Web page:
Many approaches: There are many type of interventions to prevent heart disease. Eat a diet lower in saturated fats and chiolesterol. Increase your intake of fiber, fruits and vegetables. Start an exercise program, 30 minutes 5 days a week. See a doctor. Check your blood pressure, cholesterol and fasting blood sugar. Talk about family history. Know your risk levels and get started on therapies to modify them. ...Read more
ST elevation...: Many believe that an st elevation myocardial infarction means that it is a transmural infarct (involving the whole thickness of the myocardium). Some people refer to nstemi (non st elevation myocardial infarction) as non-transmural infarct (not involving the whole thickness of the myocardium). These definitions are somewhat debatable but thought you may be interested. ...Read more
Many poss causes: An inferior mi refers to a heart attack on the inferior wall of the heart muscle. Almost all heart attacks are the result of fatty deposits on the inside of arteries that break open and cause clotting which will blocks the artery (and the blood from flowing to the part of the heart the artery feeds). Family history, fatty diet, smoking, high blood pressure all contribute to this process. ...Read more
Cardiac enzymes: Ck, ck-mb, and troponin.Get a more detailed answer ›
ER: Get tore immediately if you feel joy are a heart track. ...Read more
Q vs. Non-Q: When a heat attack causes a full thickness ("transmural") heart attack, the ekg reveals the resulting scar by inscribing a "q" wave in the leads that correspond to the damaged area. If the heart attack was not transmural or occurred in an area not seen well on ekg, there may be no q waves. If you had no symptoms at the time of the heart attack (25-50% of all attacks), it will be "unrecognized.". ...Read more
Symtoms of MI: Chest pain, pressure pain, radiates to arms and jaw. Sob along with nausea and other GI symtoms. Symptoms first manifest with activity. Some patients may have atypical presentation like heart burn. Patient are usually pale, anxious and perspiration is present. Ecg most of the time is helpful. ...Read more
Angina can be quite severe and respond to rest, oxygen, nitroglycerin. And fully recover with no muscle death.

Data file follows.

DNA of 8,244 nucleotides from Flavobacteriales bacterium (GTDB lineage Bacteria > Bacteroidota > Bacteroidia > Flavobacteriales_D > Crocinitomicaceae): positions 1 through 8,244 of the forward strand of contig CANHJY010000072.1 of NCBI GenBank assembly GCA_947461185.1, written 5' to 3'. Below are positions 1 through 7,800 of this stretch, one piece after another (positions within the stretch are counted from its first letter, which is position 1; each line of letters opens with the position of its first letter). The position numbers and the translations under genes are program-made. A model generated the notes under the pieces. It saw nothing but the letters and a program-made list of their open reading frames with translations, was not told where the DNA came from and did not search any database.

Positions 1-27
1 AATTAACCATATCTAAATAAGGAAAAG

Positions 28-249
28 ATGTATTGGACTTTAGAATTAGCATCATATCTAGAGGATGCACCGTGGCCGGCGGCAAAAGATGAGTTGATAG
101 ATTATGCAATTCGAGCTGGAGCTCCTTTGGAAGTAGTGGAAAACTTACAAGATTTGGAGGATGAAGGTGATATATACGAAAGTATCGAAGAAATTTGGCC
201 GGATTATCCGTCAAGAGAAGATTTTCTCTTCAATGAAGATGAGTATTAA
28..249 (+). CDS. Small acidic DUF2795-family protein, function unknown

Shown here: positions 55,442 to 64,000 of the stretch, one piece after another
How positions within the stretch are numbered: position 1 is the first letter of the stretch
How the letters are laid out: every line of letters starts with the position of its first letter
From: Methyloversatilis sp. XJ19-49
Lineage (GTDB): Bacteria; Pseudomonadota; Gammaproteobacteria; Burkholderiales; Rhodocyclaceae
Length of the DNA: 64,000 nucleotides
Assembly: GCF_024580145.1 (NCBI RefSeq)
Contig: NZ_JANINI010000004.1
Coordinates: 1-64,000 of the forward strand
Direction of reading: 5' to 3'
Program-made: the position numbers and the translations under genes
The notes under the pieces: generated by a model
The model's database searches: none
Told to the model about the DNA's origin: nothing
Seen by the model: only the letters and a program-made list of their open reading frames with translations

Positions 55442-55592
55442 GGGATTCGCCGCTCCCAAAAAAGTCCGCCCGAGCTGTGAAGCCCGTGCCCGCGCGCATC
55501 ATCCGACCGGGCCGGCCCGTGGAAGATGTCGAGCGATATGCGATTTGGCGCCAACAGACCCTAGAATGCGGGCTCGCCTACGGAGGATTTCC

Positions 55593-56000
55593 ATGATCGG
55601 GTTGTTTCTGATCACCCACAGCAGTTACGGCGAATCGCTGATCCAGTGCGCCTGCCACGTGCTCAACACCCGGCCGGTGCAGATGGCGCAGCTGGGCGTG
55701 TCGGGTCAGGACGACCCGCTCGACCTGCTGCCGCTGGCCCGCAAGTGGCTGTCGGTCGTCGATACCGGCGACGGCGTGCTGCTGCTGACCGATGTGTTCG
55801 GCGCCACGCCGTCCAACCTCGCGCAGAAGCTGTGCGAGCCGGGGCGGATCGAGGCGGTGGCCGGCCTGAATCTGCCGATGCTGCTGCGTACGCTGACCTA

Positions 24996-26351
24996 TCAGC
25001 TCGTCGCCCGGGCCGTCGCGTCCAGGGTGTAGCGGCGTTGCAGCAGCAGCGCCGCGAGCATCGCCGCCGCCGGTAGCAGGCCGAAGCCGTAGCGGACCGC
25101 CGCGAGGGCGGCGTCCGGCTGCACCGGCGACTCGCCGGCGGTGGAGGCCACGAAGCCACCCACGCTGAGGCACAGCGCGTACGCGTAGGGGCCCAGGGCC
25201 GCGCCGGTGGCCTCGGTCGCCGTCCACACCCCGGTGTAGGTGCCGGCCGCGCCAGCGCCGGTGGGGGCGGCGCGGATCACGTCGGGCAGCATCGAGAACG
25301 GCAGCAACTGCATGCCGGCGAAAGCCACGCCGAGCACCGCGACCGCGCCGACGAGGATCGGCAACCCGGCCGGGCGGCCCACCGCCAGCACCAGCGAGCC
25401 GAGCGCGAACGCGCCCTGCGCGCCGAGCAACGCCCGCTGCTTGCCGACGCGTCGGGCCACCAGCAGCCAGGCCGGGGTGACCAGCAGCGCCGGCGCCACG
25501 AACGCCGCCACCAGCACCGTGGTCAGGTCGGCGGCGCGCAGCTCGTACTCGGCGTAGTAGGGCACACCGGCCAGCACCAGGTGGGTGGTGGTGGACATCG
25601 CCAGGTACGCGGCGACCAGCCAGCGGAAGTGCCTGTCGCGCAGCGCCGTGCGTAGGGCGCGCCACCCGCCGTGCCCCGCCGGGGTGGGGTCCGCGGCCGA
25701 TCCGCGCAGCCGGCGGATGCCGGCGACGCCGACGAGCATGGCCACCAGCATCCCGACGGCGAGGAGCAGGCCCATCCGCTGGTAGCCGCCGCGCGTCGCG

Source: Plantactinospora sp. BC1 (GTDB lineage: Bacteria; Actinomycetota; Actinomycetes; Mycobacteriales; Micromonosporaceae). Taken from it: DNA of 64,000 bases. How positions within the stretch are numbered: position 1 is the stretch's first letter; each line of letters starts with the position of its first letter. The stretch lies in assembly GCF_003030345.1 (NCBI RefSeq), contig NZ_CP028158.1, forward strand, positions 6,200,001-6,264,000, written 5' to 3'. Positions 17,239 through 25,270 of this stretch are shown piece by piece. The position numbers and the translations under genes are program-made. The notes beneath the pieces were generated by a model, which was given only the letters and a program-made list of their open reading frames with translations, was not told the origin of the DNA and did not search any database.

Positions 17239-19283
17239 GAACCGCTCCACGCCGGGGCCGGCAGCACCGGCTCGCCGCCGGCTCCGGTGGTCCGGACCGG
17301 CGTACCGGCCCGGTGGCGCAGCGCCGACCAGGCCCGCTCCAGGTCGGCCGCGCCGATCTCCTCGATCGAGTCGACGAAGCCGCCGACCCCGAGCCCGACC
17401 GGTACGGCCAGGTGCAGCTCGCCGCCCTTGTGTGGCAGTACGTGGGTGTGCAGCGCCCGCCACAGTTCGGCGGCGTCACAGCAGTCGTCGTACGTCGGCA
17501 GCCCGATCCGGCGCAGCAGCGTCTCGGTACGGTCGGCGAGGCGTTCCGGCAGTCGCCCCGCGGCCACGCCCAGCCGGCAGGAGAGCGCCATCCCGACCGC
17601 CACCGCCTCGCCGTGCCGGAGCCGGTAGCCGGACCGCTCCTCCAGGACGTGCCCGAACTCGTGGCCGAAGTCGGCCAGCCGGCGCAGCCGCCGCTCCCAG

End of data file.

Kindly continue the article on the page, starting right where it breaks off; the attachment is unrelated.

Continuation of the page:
The pain fibers are the same source.
Some myocardial infarction can be asymptomatic all the way to the worst, ominous, pain ever!
there is heart muscle death as the defining entity
may need surgery or intervention. ...Read more
Chest pain: Typically the pain of angina pectoris resolves with rest and lasts just a few minutes at most. Heart attack pain typically is a resting pain and is like angina but worse. They are both caused by myocardial ischemia but the angina ischemia is reversible. The heart attack ischemia results in death of some of the heart's muscle. ...Read more
Not contraindicated: It's commonly done to accurately measure "i&os" (total volume intake and output). ...Read more
Yes but: Yes it's possible but not common. The mechanisms are superimposed coronary spasm or thrombosis that has partially dissolved at the time of study or supply/demand imbalance as occurs during surgery or in the presence of anemia. All of the above mechanisms have been demonstrated at various times. ...Read more
Do patients with untreated stable angina develop unstable angina leading to myocardial infarction?
Depends: On level of medical treatment. But, yes unstable angina and acs can affect any one. ...Read more
Please explain why is it more important to give aspirin than heparin after a myocardial infarction?
Can you briefly describe what is ischaemia? And is myocardial infarction the same with heart attack?
Electrocardiogram (ecg, ekg) is a print-out of the electrical forces detected by electrodes on the chest wall, as electricity travels through the heart with each heart beat. The electrodes are placed in different positions, and each position "sees" the electrical activity of the heart from its own vantage point. Abnormalities in signal detected at chest surface ...Read more
When the blood supply of a tissue is compromised by whatever mechanism, the tissue will stop working and if blood flow is not restored, the tissue will eventually die ("infarct", both verb and noun). The clinical picture that runs with development of an infarct ("heart attack"; ...Read more
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- Causes of inferior myocardial infarction
- Old inferior wall myocardial infarction
- Inferior myocardial infarction symptoms
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- Old myocardial infarction ecg
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- Apical myocardial infarction
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- Septal wall myocardial infarction
- Atrial septal infarct
- Septal infarct on ekg
- Nursing care plan for myocardial infarction
- Non st elevation myocardial infarction signs
- St elevation myocardial infarction signs
- Myocardial infarction medication
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- St elevation myocardial infarction drugs